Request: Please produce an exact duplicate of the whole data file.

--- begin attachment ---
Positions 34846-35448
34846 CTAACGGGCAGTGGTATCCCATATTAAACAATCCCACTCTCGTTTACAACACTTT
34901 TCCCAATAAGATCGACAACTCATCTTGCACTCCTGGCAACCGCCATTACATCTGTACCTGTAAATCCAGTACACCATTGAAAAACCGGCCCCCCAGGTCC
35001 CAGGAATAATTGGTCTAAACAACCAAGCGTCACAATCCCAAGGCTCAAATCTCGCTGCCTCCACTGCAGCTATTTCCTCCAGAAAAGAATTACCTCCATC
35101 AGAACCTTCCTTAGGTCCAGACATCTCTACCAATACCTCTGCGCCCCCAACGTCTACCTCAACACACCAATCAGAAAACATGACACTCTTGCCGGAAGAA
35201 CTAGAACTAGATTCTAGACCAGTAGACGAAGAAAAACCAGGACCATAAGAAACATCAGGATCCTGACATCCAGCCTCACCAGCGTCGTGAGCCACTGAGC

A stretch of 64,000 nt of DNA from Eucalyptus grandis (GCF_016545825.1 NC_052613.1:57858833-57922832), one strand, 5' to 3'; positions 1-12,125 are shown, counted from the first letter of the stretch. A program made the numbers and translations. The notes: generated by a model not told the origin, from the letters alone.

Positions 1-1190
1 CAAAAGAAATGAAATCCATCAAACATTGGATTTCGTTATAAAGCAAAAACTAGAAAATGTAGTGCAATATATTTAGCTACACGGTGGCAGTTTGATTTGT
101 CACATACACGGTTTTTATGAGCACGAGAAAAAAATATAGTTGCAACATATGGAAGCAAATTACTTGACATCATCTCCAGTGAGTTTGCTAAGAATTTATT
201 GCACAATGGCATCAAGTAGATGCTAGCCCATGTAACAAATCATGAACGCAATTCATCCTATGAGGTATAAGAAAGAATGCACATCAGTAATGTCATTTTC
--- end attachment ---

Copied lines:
Positions 34846-35448
34846 CTAACGGGCAGTGGTATCCCATATTAAACAATCCCACTCTCGTTTACAACACTTT
34901 TCCCAATAAGATCGACAACTCATCTTGCACTCCTGGCAACCGCCATTACATCTGTACCTGTAAATCCAGTACACCATTGAAAAACCGGCCCCCCAGGTCC
35001 CAGGAATAATTGGTCTAAACAACCAAGCGTCACAATCCCAAGGCTCAAATCTCGCTGCCTCCACTGCAGCTATTTCCTCCAGAAAAGAATTACCTCCATC
35101 AGAACCTTCCTTAGGTCCAGACATCTCTACCAATACCTCTGCGCCCCCAACGTCTACCTCAACACACCAATCAGAAAACATGACACTCTTGCCGGAAGAA
35201 CTAGAACTAGATTCTAGACCAGTAGACGAAGAAAAACCAGGACCATAAGAAACATCAGGATCCTGACATCCAGCCTCACCAGCGTCGTGAGCCACTGAGC

A stretch of 64,000 nt of DNA from Eucalyptus grandis (GCF_016545825.1 NC_052613.1:57858833-57922832), one strand, 5' to 3'; positions 1-12,125 are shown, counted from the first letter of the stretch. A program made the numbers and translations. The notes: generated by a model not told the origin, from the letters alone.

Positions 1-1190
1 CAAAAGAAATGAAATCCATCAAACATTGGATTTCGTTATAAAGCAAAAACTAGAAAATGTAGTGCAATATATTTAGCTACACGGTGGCAGTTTGATTTGT
101 CACATACACGGTTTTTATGAGCACGAGAAAAAAATATAGTTGCAACATATGGAAGCAAATTACTTGACATCATCTCCAGTGAGTTTGCTAAGAATTTATT
201 GCACAATGGCATCAAGTAGATGCTAGCCCATGTAACAAATCATGAACGCAATTCATCCTATGAGGTATAAGAAAGAATGCACATCAGTAATGTCATTTTC